About the Lab
Human behavior has been studied from many perspectives and at many scales. Psychology, sociology, anthropology, and neuroscience each use different methodologies, scope, and evaluation criteria to understand aspects of human behavior. Computer science, and in particular robotics, offers a complementary perspective on the study of human behavior.
Our research focuses on building embodied computational models of human social behavior, especially the developmental progression of early social skills. Our work uses computational modeling and socially interactive robots in three methodological roles to explore questions about social development that are difficult or impossible to assail using methods of other disciplines:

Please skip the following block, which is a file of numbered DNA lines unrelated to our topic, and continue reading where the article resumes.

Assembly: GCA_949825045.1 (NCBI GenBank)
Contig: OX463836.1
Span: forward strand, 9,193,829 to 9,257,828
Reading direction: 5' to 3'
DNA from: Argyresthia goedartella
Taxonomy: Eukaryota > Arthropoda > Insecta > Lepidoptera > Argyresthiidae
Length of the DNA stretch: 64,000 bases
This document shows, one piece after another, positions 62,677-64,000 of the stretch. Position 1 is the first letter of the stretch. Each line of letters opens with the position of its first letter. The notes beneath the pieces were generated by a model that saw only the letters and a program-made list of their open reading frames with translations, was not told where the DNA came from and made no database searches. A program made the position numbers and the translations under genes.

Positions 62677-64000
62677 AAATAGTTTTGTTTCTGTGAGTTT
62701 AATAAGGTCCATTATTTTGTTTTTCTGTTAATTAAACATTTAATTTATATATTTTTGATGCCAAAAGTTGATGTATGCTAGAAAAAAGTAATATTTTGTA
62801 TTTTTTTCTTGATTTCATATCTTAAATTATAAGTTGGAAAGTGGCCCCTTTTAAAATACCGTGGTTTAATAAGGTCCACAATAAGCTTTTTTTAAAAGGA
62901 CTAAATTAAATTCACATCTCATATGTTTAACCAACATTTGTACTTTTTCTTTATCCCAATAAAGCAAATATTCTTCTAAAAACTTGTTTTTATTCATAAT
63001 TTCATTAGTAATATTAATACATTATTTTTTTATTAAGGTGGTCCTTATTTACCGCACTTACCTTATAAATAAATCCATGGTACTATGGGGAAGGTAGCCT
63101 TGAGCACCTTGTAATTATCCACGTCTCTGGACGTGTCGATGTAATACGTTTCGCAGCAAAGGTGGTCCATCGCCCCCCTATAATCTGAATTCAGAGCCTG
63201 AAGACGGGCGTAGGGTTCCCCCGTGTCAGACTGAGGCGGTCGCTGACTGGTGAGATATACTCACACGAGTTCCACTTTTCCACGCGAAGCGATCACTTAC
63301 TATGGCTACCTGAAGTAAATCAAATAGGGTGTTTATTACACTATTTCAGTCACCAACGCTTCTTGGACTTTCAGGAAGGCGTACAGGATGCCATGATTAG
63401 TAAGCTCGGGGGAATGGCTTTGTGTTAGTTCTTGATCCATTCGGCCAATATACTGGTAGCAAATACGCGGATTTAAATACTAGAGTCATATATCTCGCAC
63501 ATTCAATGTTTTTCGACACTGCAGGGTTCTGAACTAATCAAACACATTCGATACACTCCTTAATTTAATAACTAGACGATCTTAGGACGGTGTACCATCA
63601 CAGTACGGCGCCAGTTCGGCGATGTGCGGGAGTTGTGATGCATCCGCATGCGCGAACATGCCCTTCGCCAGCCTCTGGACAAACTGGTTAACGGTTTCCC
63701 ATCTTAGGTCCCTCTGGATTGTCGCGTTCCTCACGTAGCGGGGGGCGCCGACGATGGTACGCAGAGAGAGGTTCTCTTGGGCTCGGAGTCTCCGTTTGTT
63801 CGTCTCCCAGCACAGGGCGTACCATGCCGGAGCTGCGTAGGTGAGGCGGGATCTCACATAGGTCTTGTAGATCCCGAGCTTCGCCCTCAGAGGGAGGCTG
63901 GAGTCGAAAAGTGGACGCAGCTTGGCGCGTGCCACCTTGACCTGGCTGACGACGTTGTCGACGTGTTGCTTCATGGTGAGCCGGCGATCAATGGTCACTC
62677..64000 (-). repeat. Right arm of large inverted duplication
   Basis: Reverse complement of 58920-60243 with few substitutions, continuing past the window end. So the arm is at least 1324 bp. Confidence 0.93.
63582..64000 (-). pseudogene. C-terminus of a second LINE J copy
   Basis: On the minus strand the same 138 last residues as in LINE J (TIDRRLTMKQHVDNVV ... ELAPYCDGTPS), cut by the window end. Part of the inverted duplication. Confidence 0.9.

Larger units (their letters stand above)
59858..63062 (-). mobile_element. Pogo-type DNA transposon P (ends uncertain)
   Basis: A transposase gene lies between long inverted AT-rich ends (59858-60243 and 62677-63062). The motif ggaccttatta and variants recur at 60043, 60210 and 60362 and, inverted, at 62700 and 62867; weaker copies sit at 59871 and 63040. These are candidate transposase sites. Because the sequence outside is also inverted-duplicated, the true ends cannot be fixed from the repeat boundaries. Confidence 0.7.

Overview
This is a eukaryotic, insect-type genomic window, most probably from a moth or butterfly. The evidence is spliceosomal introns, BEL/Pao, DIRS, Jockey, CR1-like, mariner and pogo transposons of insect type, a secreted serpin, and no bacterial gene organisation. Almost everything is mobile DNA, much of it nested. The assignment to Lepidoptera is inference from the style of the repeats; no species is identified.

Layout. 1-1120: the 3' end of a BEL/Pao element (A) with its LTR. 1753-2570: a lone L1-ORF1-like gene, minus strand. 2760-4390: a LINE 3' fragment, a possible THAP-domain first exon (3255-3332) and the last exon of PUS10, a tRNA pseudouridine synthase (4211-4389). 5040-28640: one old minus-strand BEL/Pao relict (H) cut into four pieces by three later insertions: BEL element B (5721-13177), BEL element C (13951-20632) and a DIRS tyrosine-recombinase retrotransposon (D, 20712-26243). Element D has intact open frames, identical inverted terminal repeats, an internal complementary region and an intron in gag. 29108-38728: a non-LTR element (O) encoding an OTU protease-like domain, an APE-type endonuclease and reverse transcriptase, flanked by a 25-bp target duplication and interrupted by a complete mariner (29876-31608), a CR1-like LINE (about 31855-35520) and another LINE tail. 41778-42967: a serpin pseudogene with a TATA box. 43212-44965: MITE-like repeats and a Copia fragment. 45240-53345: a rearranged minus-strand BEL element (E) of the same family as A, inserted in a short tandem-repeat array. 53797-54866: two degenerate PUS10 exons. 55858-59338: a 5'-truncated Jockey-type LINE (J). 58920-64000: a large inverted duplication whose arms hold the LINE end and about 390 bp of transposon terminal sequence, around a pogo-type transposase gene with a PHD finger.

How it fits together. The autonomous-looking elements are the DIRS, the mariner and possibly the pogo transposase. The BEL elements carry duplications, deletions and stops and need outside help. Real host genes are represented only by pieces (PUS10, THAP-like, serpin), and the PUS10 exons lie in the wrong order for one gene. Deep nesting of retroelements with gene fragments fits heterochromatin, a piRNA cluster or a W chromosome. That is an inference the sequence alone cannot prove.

Explore the boundaries of human social abilities by studying human-robot interaction
Model social skill development using a robot as an embodied, empirical testbed
Enhance the diagnosis and therapy of social deficits using socially assistive technology
To pursue this research, we must surmount considerable challenges in building interactive robots. These challenges are at the leading edge of a fundamental shift that is occurring in robotics research. Societal needs and economic opportunities are pushing robots out of controlled settings and into our homes, schools, and hospitals. As robots become increasingly integrated into these settings, there is a critical need to engage untrained, naïve users in ways that are comfortable and natural. Our research provides a structured approach to constructing robotic systems that elicit, exploit, and respond to the natural behavior of untrained users.